With decades of expertise we help bring degraded wetlands back to life. We focus on the most precious wetland areas for biodiversity, the well-being of communities, water management and carbon sequestration.
When working at the field level on wetland restoration, we always partner with local communities and authorities. In developing countries, we often utilise a Bio-rights microcredit approach to involve people in conservation and sustainable development.
Example 1 From fire-prone wastelands to tropical peatswamp forests
The key example of degraded peatlands is Central Kalimantan, Indonesia where the Mega Rice Project failed to turn the lush peat swamp forests into rice fields. On the contrary, it left an impoverished population of migrant workers living in completely unproductive wastelands. By building a small dam and blocks we restored water levels, allowing the natural vegetation to thrive again. By replanting native tree species and establishing community fire brigades, we improved the income of locals and reduced the risk of peat fires. Read more
Example 2 From abandoned shrimp ponds to mangrove forests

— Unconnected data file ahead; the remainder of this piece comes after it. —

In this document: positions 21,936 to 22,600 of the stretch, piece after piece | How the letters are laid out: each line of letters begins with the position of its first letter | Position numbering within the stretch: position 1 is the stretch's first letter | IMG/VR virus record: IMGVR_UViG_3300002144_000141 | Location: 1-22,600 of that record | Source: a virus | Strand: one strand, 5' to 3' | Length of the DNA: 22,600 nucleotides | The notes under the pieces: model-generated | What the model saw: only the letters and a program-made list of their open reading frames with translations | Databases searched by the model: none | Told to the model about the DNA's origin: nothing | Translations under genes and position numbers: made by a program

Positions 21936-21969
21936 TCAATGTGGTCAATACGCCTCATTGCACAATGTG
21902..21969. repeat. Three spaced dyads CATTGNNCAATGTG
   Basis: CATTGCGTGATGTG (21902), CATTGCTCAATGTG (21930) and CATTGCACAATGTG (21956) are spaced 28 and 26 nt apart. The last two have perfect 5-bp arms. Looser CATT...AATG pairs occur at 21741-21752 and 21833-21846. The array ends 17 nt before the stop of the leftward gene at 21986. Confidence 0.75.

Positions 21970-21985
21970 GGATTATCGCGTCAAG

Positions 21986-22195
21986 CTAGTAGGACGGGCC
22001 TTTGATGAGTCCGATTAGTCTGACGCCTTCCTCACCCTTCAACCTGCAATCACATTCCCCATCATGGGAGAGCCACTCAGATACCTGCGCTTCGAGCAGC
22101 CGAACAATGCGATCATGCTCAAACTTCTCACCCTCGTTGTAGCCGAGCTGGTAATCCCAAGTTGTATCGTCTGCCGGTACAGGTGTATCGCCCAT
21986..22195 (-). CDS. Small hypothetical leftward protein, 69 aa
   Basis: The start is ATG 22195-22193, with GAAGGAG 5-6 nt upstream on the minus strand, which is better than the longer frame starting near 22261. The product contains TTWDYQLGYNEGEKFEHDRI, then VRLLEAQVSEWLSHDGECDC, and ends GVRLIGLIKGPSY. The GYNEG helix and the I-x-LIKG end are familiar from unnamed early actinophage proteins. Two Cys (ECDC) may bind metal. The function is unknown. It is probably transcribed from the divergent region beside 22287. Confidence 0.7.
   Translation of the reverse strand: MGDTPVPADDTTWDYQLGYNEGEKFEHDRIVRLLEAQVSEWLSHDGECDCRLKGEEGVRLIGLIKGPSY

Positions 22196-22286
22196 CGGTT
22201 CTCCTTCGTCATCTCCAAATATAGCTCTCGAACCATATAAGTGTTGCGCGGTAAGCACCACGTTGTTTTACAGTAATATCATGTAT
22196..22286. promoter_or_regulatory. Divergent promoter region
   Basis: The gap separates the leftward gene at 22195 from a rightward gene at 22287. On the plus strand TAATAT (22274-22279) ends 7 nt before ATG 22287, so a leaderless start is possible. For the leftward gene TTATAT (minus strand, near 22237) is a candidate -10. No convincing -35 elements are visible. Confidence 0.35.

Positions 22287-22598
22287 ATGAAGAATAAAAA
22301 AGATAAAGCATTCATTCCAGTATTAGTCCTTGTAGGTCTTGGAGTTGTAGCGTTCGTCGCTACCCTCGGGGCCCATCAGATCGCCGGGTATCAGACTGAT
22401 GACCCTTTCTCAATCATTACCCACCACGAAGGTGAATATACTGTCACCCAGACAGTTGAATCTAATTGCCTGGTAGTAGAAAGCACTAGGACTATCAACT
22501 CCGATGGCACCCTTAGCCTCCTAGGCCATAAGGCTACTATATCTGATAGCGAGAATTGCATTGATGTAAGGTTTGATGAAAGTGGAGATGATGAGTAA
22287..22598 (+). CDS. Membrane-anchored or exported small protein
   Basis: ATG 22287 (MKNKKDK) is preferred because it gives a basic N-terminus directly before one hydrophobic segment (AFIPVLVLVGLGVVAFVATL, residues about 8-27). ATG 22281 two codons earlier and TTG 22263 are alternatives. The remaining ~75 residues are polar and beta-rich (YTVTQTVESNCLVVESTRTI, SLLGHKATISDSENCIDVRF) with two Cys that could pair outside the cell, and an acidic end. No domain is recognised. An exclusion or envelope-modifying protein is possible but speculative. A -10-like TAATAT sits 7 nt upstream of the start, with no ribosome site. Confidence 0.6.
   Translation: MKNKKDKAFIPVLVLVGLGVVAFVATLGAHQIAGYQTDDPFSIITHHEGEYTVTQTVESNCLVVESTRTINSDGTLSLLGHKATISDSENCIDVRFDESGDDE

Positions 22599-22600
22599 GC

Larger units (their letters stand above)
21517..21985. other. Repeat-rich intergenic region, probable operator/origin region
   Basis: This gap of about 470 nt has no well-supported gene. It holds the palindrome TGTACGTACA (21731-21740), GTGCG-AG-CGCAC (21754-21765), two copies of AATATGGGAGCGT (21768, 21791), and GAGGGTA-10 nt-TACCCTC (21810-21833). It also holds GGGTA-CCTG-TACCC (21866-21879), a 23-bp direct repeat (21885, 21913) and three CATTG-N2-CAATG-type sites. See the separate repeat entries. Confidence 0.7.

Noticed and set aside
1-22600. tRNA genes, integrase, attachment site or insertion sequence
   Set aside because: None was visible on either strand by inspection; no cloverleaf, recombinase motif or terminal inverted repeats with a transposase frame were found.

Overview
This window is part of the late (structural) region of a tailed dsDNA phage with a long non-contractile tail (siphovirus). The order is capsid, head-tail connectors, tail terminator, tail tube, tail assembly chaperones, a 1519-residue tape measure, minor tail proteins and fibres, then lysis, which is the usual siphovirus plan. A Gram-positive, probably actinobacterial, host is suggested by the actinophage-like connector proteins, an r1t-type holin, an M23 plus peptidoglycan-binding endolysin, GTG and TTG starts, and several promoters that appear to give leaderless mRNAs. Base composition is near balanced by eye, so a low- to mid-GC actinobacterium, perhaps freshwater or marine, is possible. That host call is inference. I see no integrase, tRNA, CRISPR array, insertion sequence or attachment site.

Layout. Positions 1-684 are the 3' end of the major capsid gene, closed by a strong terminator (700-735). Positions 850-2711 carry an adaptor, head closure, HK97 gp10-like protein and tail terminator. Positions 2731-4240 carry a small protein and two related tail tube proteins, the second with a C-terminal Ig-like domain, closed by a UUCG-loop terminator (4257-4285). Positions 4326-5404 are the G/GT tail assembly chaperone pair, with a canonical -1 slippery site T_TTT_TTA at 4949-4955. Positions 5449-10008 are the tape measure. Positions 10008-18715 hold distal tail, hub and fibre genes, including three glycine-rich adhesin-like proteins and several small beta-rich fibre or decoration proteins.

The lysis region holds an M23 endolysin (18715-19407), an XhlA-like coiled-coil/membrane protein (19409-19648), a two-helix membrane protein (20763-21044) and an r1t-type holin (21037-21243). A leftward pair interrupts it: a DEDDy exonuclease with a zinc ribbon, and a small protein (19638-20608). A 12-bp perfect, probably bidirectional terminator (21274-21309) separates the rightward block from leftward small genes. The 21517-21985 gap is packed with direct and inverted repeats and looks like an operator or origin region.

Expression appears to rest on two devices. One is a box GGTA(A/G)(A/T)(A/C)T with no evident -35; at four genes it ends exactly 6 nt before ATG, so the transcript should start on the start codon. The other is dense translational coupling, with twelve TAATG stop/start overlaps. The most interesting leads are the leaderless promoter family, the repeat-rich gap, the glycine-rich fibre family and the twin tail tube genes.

In Southeast Asia, as in other parts of the tropical world, mangrove forests are converted into ponds for shrimp aquaculture. After a few years of unsustainable operations, the profits vanish and the ponds are abandoned. Through our silvofisheries approach, which combines the reforestation of mangroves with the introduction of diverse species of sustainable aquaculture, we restore the ponds and surroundings. These practices bring the ponds back to life, attract fish and birds, and provide income for communities. Read more
Example 3 From eroded mountains to high altitude marshes
Overgrazing from yaks and sheep eroded the Ruoergai marshes (China) on the Tibetan Plateau, damaging its capacity to store and regulate the runoff water from glaciers. This led to an increased risk of flooding downstream. Working with the government and the local herders, we blocked the gullies, replanted grasslands, and limited the pressure from overgrazing. Through the use of greenhouses and alternative energy sources we also improved the herder families’ incomes and working conditions. Read more
Example 4 From abandoned Russian peat mines to marshes
The western part of Russia in particular suffers from occasional wildfires. The smog from wildfires in the summer of 2010 caused severe health problems in Moscow and other cities. Often referred to as forest fires, many of these were actually fires from drained and abandoned peat mines. In 2011, Wetlands International started a programme to lead a large-scale restoration project in the region around Moscow. Read more